The purpose of this paper is to examine how US school leaders and teachers make sense of multiple accountability policies, including the Common Core State Standards and teacher evaluation, and how this process relates to school priorities and classroom practice.
This study uses a comparative case study approach to understand how principals and teachers in three high-poverty urban schools respond to policy.
Although principals and teachers viewed academic standards and the teacher evaluation framework as complementary, two of the three schools focused on meeting the expectations of the teacher evaluation framework at the expense of attention to academic standards. Without attention to the connections among policies and school priorities, the introduction of new policies may detract from rather than reinforce attention to academic standards.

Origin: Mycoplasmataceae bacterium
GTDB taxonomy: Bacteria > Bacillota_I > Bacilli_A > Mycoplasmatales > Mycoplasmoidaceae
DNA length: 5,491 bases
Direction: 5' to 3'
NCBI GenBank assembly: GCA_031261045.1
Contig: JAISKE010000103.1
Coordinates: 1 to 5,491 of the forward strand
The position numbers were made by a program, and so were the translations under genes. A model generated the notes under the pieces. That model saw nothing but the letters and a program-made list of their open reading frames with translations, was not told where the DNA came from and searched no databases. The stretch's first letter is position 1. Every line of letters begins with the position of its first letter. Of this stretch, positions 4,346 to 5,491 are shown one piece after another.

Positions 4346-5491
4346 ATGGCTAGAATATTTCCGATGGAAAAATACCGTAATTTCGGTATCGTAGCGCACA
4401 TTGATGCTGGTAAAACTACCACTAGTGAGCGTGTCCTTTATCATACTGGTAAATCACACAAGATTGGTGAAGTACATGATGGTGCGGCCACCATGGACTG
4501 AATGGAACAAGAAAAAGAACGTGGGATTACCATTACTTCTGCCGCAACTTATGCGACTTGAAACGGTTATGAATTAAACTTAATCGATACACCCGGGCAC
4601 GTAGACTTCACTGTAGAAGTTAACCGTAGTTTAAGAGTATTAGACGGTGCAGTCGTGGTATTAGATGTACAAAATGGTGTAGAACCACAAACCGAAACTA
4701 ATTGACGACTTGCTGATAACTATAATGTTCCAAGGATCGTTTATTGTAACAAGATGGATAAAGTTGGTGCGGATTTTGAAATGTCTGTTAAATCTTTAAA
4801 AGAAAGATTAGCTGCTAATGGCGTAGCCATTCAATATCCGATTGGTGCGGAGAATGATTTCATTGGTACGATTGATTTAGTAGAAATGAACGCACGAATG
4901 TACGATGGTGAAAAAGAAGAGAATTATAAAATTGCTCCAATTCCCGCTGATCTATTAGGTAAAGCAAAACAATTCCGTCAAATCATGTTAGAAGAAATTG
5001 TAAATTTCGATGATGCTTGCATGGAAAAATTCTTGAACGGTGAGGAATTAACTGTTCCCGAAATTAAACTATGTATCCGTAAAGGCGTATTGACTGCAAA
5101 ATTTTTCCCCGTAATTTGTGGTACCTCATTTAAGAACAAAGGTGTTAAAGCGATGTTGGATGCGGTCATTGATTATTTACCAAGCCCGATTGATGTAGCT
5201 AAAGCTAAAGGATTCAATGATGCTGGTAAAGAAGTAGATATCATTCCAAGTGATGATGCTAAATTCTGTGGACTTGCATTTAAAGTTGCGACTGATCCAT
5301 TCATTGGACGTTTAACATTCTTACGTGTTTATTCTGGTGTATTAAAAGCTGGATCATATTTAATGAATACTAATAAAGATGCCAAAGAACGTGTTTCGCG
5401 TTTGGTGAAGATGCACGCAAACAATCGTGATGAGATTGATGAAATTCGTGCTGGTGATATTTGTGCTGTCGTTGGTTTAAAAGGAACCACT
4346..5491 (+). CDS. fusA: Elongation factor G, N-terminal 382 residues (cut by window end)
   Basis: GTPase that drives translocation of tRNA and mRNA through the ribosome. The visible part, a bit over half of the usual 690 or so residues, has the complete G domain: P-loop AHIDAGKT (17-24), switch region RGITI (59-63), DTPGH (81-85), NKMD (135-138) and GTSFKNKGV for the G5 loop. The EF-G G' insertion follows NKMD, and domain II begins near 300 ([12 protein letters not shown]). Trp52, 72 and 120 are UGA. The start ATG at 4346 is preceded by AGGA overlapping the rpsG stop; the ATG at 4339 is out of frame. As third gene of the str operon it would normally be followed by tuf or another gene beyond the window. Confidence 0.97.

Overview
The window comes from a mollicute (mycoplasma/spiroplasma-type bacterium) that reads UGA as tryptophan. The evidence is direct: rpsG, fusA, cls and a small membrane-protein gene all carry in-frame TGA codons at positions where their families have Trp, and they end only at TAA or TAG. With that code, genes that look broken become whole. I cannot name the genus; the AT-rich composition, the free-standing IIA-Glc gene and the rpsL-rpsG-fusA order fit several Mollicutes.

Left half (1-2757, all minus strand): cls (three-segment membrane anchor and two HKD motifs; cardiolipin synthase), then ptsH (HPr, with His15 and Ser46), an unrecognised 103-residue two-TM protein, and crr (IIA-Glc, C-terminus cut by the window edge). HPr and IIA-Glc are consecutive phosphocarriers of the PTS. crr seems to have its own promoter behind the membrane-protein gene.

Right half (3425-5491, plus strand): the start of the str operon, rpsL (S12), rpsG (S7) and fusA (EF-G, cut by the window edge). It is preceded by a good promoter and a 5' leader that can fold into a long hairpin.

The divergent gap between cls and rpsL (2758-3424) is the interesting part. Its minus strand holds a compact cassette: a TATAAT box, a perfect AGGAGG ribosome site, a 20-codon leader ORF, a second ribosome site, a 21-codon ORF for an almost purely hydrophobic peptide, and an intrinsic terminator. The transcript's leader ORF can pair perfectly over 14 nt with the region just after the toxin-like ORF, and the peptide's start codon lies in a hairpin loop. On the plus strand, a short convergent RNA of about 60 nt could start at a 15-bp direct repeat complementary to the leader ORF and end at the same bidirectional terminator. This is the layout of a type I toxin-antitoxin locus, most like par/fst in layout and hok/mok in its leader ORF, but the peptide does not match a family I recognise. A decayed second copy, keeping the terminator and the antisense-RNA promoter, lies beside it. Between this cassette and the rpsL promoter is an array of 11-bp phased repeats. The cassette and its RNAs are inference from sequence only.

Principals who are stronger instructional leaders may be better able to “craft coherence” among multiple standards-based policies and school priorities for instruction and student learning. Although their experiences are not generalizable, findings suggest that attending to standards for student and teacher performance without connecting to the implications for content and students’ learning may lead to superficial integration of accountability policies with school priorities.
Findings provide further evidence that principals play an essential role in responding to policy and suggest that districts and external support providers can assist their efforts by creating opportunities for professional learning about the connections among multiple policies and their implications for practice.
This paper extends Honig and Hatch’s conceptualization of “crafting coherence” to the work of teachers and the implications for classroom practice.
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